“In Race of Angels: The Genesis of U2, rock critic John Waters insists that, because two of the band’s four musicians were born outside of the country to British parents, there is nothing fundamentally Irish about the band from Dublin. Subsequently, in their critical essay “Irish Culture: The Desire for Transcendence,” literary theorists Walentina Witoszek and Patrick E. Sheeran argue that Irishness is characterized by the longing for and rejection of transcendence, a quest that is responsible for much of what is compelling and influential in Irish art and life in the twentieth century. The pair contend that the Republic’s post-colonial condition drives the Irish need for autonomy, that insanity and religion are the only acceptable forms of escape from oppression, and that the barren landscape of western Ireland inspires passive creativity rather than active discovery. When examining Waters’ allegation through the lens of Witoszek and Sheeran’s theory, one can argue that, on the basis of U2’s work for universal human rights, Bono and Edge’s early “residence” in the fictional Lypton Village and later religious conversion, and the quartet’s lyrical inspiration vis a vis the American west, U2 is a logical manifestation of the Irish fixation with rescue and redemption and, therefore, demonstrates an Irishness in which transcendence is not only possible, but one that also stretches the limits of modernism in the late twentieth century.”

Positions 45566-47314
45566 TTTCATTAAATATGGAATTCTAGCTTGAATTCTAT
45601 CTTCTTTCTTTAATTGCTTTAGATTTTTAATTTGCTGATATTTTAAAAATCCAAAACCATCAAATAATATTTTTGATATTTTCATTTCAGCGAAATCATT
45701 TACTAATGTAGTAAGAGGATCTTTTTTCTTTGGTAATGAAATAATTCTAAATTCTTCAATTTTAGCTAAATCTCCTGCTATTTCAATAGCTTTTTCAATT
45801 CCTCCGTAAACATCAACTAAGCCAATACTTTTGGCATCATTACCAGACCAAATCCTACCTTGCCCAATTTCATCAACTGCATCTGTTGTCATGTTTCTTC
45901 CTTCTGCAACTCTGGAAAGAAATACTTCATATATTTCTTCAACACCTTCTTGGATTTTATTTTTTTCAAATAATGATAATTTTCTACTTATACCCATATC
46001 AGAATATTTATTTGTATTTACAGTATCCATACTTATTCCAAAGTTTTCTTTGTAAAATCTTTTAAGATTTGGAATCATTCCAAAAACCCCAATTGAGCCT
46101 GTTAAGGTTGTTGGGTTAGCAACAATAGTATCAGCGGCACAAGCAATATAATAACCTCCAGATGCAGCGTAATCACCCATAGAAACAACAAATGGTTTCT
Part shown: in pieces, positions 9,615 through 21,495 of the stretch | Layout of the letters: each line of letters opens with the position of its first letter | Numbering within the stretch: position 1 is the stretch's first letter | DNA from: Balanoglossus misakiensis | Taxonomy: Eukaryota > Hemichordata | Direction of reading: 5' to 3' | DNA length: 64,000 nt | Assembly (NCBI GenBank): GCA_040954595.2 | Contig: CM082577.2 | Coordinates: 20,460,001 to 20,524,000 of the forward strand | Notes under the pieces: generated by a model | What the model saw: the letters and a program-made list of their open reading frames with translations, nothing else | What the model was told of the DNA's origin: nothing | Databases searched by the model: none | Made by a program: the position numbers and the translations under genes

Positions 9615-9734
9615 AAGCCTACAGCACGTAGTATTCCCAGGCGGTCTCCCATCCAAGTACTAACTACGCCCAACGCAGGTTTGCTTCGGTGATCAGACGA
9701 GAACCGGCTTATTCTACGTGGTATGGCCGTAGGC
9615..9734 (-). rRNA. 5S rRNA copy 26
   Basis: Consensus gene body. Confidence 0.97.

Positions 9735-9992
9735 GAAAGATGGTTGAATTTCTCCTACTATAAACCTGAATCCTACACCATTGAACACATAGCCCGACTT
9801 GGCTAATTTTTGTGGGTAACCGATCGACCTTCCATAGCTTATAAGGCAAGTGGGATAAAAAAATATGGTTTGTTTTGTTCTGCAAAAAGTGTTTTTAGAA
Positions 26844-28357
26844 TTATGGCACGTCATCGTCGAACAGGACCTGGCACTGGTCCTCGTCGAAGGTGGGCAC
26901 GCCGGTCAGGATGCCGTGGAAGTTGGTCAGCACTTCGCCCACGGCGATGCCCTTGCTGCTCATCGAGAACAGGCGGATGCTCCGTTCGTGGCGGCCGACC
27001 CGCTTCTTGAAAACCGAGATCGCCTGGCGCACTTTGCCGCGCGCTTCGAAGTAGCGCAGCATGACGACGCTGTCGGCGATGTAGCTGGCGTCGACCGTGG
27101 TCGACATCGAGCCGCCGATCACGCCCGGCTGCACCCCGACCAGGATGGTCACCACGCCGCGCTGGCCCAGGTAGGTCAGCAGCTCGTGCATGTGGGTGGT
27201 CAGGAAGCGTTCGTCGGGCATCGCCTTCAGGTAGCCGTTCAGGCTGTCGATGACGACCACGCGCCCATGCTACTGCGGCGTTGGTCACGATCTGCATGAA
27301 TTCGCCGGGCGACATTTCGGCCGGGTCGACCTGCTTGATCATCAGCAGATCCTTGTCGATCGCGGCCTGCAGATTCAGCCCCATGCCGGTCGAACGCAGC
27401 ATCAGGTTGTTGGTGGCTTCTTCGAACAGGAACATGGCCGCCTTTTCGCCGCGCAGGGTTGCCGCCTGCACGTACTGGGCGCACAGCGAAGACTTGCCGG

This paper was presented at the U2: TRANS Conference held in conjunction with the Rock & Roll Hall of Fame in Cleveland in April 2013. Please contact Arlan Hess for a hard copy of the text.